However, Burns and Wukich, and also the consensus that Dr. Frykberg discussed earlier the Charcot foot in diabetes both discussed separately. When patients have Charcot of the Griffon ankle. And even though in those particular areas it is much less common in midfoot. Unfortunately, the deformities that occur is much more severe and the deformity in that area is much more difficult to accommodate which just utilizing unconservative therapy alone. And oftentimes it’s a deformity resulting a varus or a valgus, it is more unstable and much more difficult to accommodate with accommodated footwear. And then [Saltzman] [05:48] talked about how that this should be approach whether should be an external fixation initially or internal/external fixation or combined, unfortunately there are no good studies described what treatment we should have for Griffon and ankle. It’s just that the one thing is conservative therapy often fails. And as I stated in the Charcot foot and diabetes consensus, again a similar finding was discussed similar to the Wukich study. So what our surgical goals? Well the goals for surgery of our patient is to provide our patient with a stabilized plantigrade and functioning foot. And also in hopes that we can prevent ulcerations and amputation. We talked about using all these modalities to treat our patients after the Charcot resolves. However, I’ll go over study in which people talk about performing surgery not just to give our patients a plantigrade foot for a common devices but perhaps provide our patients the opportunity to use non-prescriptive shoe wear. And then also hopefully in terms of surgery, we can improve the activity of daily living for our patients. So literature out there in terms of surgery, the literature by Mittlmeier basically looked at whether surgery should be considered for our Charcot arthropathy of the foot. And unfortunately, most of this is mainly on the midfoot. They asked the questions. Can primary surgery in high risk patients provide a plantigrade foot for the three following; one, can our patient be ulcer free and infection free? Two, can an increase the physical activity of daily living for our patient? And then three, if these surgeries are performed, this primary surgeries are performed, what are their complication rate as compared to secondary surgery? And what secondary surgery these patients who are treated non-operatively who end up with ulcerations and then had surgery done as a secondary method, the treatment? So they did a retrospective study, they looked at 26 feet. And these patients who underwent surgery were determined to be patients who are high risk. And this is the part of the study that was a little bit unusual. They determined high risk as patient understandably who had an unstable foot or who had non-plantigrade foot. But they also concerned patients who are high risk and not patients who they deemed to have an overt deformity in which they thought would develop ulcer in the future. Despite they have patients never developed an ulcer. They followed these patients for approximately 2.7 years and eight of those patients had ulcers prior the surgery. What they found is all those patient’s ulcers actually healed. And that all the patients who they did surgery on, no patients actually ulcerated or nor did they ulcerate. They did a nine complications of the complications I did have. They have five hematoma and four instability. Of the four patients who are unstable, they repeated this. They had performed a different procedure and all the patients actually healed subsequently. So what they conclude was that early surgery in these patients can provide timely restoration and improve quality of life. And they found that the complication rate for these type of procedures is very equal to the secondary procedures that performed by others. Unfortunately, this study was very limited and in fact that there’s obvious a small number of cases that performed. And unfortunately there was no comparison in terms of patients who were treated non-surgically. Another, so that was done by Pinzur and Pinzur wrote many of the surgical studies. But he again also looked at surgical versus accommodative treatment for Charcot of the midfoot.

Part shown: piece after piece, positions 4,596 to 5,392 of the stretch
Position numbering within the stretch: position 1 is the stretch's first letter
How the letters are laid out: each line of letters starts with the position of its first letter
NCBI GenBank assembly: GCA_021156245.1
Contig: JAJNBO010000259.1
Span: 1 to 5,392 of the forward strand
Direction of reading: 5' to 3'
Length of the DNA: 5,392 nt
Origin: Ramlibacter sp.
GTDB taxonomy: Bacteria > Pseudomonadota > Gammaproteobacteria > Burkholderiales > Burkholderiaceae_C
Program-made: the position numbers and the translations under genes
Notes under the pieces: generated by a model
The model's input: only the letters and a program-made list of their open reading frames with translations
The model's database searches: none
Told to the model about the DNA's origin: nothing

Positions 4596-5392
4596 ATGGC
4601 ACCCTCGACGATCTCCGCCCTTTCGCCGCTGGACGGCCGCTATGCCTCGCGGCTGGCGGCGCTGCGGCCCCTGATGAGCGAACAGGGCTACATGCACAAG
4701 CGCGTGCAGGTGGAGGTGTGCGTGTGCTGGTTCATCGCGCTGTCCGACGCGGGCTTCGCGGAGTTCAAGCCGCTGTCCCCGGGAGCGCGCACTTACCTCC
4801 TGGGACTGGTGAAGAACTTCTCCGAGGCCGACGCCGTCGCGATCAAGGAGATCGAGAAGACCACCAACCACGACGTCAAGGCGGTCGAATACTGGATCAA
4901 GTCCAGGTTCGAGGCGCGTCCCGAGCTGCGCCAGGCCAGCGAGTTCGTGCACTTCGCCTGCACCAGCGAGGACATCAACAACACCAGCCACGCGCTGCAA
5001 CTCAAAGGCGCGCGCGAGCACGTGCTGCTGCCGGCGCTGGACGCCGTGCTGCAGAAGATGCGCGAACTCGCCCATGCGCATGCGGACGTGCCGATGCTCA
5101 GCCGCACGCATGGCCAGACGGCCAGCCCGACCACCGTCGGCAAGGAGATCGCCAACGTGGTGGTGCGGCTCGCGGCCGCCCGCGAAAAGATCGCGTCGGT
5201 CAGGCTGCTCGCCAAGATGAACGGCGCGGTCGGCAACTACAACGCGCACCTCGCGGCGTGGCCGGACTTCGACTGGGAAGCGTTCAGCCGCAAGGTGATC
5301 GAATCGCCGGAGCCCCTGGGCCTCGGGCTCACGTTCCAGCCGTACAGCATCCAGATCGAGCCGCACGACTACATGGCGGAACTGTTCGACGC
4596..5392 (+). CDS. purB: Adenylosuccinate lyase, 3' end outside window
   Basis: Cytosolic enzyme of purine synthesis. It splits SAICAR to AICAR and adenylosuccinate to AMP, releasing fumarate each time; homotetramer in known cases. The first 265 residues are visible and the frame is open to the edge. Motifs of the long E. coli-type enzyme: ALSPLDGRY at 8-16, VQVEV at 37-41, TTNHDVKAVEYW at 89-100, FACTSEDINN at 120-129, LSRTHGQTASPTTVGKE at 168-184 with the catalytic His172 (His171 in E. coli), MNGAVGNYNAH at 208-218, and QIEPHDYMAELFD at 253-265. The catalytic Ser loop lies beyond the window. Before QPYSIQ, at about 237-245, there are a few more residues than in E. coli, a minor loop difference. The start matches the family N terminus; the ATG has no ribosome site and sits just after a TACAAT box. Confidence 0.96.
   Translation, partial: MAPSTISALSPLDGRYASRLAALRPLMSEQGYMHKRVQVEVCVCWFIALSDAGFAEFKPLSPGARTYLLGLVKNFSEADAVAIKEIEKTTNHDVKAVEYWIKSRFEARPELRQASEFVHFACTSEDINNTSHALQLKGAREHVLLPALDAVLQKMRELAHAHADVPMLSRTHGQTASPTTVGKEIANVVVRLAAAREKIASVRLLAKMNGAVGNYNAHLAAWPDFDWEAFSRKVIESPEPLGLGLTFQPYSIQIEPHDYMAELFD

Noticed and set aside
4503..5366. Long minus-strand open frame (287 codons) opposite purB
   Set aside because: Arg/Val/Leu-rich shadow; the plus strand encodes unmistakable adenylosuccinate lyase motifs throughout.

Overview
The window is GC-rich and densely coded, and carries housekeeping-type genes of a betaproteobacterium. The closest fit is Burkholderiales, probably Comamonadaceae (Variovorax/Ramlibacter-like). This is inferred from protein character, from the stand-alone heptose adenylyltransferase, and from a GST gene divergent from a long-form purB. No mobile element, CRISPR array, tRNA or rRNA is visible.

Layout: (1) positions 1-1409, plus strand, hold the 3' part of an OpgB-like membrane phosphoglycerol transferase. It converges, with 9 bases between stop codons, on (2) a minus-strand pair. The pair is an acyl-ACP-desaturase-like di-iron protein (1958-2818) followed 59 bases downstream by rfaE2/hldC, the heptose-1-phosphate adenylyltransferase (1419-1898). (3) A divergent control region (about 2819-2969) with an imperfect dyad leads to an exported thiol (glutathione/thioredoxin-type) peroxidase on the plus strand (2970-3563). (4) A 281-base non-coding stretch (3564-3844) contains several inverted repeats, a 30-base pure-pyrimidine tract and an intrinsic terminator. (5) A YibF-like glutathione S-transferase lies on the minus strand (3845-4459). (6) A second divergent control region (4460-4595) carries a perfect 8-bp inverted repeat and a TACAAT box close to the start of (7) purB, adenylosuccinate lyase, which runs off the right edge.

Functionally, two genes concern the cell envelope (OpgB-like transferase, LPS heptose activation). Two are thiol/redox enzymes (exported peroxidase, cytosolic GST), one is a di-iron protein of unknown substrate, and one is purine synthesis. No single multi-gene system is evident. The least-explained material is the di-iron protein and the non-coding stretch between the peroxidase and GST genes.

And unlike other surgical procedure, his endpoint was just a little bit different as I state before. His endpoint wasn’t to prevent patients from having ulcers or re-ulcerations only. His endpoint was can he get these patients like in to commercially available footwear. So this is a much more aggressive surgical therapy. And he did look at these patients, two different groups. The first group are patients who had a plantigrade foot that was treated with accommodation. And then transition into commercial available shoes. Then he looked at patients who had a non-plantigrade foot and treat them surgically with surgery and then transits them to a commercial available footwear. He looked at a 147 feet and then followed them for approximately six years. Out was that 59% of the patients that were treated conservatively actually did well and we’re able to go into conservative or commercially available shoes without needing any surgery. However, if the endpoint of your treatment is to get patients into commercially available footwear surgery should be considered. And that’s the complication rates were very similar. So what type of surgeries are out there? Dr. [Lapoya] [11:33] is going to go over some surgical options for Charcot. But the main surgical options are exostectomy TLs realignment or arthrodesis and then a combination of all these procedures. Go over a little bit each of these procedures and what the evidence in the literature states about each one of them. So exostectomy. So Catanzariti actually looked at exostectomy in patients with neuropathic ulcers in the midfoot. Again a retrospective review, they performed a exostectomy for patients who had chronic ulcers or reulceration. They looked at patients who had and underwent 27 procedures. What they actually found out was 74% of their patients actually healed. However, 26% of their patients did not heal exostectomy and patients re-ulcerated. But interesting enough the majority the patients who did not heal of those patients who did not heal, 677 of those patients is because the exostectomy or the prominence for the lateral side. So what they concluded from this exostectomy is a viable option for patients mainly for the medial column ulcer. Especially those have failed conservative therapy however, performing a exostectomy in patients who have lateral ulcers or lateral prominence, the procedure is less predictable. Unfortunately, again the limitation of the study is the subjects were pretty small. Another study that was done also for a exostectomy is by – I won’t say his name, I think that’s [Ladamas Ducien] [13:25] there you go. So I think it pronounce my own last name let alone his. But again he discussed exostectomy in the chronic midfoot ulcer. And his a little bit different and he was looking to see whether exostectomy actually improve healing rate, reduce complication, reduce ulceration. Again it was about retrospective review looking at 20 feet that underwent exostectomy. And followed them up for possibly 29 months. As a result of their procedure, what he found out was after the first procedure 55% of those patients healed. However, after all the procedures if they re-ulcerated, 82% of those patients healed. Unfortunately three patients which is a pretty large amount of the subjects died. Of those 44 that developed new ulcers, 26% of those again were lateral column ulcerations. So what they concluded was that this procedure for exostectomy is actually very safe however again lateral columns had a higher rate of failure. Again very similar to other studies, the limitation is a very small sample and unfortunately in terms of the death, they didn’t discuss whether it’s attributed to the surgery or not. So we talked about exostectomy as one of the procedure. The next procedure is the TAL.